Perhaps, when we demonize the other simply for being different from us, we are looking for a scapegoat—in bad economic times, in the midst of relational strife, in the wake of our own moral failure.  Perhaps we are feeling the sword of God’s conviction come against us and, instead of letting Him have His way, which always turns out to be love, it is easier, in the short run, to try to turn the sword against another tribe.

Whatever the reason for our society’s verbally combative mood, I am increasingly concerned about how we are treating each other.  Whether it’s a young man at my favorite breakfast spot in Hell’s Kitchen yelling to someone across the table about “that evil dictator Bush” or a middle-aged man at a small town diner seething with anger over the anti-American machinations of “Barry Hussein Obama,” I am worried about what might happen if this rage, the same poison available in blue or red, spills into the streets.

It’s already in the church.  Good Christian people express unadulterated hatred toward the heathens moving their country away from God.  Elderly parishioners percolate with bile about immigration.  And then there are the younger faithful, attending services for God and country, who also attend gun shows to shop for the arsenal they might need to protect themselves when America falls because of judgment against people who sin in ways they don’t.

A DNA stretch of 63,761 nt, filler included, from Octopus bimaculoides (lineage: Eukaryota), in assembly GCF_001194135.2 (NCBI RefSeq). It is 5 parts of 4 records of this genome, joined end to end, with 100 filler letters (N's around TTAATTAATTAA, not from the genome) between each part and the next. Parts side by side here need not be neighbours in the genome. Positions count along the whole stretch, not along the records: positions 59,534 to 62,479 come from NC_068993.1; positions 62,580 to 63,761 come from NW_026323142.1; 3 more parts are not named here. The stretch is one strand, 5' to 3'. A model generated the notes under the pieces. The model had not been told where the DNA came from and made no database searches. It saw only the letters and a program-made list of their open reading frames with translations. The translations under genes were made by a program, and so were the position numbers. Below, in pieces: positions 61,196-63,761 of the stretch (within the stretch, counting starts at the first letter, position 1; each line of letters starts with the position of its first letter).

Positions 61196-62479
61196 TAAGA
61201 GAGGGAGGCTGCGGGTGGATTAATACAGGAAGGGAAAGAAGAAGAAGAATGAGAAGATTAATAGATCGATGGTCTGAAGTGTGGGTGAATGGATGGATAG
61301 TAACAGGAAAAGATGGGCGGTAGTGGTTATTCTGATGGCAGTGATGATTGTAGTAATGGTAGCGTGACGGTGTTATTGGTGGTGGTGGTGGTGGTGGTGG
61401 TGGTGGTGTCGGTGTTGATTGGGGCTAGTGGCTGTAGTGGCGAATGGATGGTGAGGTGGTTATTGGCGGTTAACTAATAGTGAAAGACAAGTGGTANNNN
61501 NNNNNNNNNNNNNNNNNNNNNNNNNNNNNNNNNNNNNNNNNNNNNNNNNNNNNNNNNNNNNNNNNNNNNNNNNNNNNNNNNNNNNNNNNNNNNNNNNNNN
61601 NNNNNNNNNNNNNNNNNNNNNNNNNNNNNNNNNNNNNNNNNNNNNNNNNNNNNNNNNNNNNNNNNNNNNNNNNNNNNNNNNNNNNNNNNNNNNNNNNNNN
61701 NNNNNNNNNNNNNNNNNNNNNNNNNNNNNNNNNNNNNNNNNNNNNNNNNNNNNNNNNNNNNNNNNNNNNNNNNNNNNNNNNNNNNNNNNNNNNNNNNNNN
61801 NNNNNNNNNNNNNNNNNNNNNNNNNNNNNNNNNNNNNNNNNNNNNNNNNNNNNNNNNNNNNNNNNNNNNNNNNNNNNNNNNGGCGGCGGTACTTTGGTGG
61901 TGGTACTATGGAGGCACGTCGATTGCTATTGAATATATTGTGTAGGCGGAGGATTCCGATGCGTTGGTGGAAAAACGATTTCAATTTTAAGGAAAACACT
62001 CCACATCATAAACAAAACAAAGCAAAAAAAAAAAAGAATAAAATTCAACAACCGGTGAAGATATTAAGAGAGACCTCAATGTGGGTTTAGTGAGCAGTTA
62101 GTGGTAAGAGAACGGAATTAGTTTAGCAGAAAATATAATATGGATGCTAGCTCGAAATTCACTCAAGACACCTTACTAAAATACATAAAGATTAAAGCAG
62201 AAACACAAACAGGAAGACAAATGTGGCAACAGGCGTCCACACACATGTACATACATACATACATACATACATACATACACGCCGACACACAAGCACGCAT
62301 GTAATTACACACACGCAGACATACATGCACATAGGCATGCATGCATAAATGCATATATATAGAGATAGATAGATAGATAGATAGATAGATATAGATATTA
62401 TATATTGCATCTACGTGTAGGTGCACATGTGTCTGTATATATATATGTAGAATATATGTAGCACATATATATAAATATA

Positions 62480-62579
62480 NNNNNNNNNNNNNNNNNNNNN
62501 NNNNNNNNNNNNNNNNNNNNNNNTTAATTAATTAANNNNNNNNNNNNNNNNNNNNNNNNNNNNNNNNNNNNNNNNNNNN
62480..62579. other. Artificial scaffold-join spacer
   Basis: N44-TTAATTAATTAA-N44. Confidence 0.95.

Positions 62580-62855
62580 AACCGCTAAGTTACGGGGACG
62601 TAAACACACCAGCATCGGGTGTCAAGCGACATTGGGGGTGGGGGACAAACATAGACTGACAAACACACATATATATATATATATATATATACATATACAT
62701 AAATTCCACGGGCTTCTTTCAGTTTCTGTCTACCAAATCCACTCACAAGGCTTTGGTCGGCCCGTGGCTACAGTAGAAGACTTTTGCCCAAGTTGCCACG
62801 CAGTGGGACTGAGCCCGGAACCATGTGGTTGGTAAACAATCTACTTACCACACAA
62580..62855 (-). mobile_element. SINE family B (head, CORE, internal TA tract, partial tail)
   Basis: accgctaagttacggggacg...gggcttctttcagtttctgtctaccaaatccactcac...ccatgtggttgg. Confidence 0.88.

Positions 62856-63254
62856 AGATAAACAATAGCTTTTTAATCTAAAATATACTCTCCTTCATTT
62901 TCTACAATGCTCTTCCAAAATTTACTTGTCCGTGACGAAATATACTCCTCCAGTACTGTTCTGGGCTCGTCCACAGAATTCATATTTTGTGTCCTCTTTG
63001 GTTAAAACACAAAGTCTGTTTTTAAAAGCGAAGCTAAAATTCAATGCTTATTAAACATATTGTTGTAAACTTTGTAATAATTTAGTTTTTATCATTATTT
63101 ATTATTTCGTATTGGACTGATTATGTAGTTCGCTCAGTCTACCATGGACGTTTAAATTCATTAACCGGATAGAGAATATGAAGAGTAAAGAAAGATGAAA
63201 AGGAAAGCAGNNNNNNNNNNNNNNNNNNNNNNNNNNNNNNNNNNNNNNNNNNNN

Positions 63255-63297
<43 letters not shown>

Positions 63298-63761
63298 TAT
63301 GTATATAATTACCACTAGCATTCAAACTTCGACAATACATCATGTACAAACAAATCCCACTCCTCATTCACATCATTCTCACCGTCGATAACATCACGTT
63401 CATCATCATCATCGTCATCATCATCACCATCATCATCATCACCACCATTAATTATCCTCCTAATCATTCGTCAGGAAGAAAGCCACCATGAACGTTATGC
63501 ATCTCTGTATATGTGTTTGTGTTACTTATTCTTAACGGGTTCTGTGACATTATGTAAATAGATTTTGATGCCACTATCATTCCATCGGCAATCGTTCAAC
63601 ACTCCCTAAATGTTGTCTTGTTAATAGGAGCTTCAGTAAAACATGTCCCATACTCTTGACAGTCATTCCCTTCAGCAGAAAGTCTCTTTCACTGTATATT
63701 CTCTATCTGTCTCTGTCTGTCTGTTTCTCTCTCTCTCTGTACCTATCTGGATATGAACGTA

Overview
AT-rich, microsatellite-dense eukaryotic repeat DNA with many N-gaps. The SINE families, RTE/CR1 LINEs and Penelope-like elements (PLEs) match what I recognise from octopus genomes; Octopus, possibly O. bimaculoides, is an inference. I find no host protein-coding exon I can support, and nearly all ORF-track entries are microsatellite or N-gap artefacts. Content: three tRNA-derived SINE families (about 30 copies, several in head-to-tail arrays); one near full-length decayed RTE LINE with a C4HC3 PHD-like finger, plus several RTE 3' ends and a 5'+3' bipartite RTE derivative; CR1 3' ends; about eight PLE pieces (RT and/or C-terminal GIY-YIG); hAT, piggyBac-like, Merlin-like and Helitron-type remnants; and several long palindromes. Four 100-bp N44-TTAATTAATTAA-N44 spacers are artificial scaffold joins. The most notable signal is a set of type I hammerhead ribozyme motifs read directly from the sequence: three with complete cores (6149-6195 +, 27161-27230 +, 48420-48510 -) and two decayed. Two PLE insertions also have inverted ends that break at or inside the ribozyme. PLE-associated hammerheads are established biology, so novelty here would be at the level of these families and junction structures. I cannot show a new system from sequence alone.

But I don’t want to exclusively pick on conservatives, whose extremities led me to react by turning in my penny loafers and becoming a Democrat some time between Bush 43’s first and second terms.  I actually find the other side equally unpalatable, so much so that I’ve recently become an Independent, or rather, unaffiliated.  That was what I intended to be when I first registered to vote, until a local politician and family friend told me, “You know, you can’t vote in primaries if you don’t join a party.”  I knew that, but to make the guy happy I said, “Okay; I’ll be a Republican.”

I’ve heard that Billy Graham is a registered Democrat and that Jimmy Carter was the first president to identify himself as a born-again Christian.  But when I was born again in the late eighties, in part through the ministry of a right-wing televangelist, I assumed that being conservative theologically meant being so in every way, including politically.  The incredibly effective rhetoric was If you vote for pro-choice candidates, you are a baby killer.  When I moved outside of my hometown, however, I started to meet Christians who were as ardently pro-life as the church folks at home but who didn’t allow that one big issue to determine all their votes.  Some of them even thought governmental policies could play a role in helping the poor.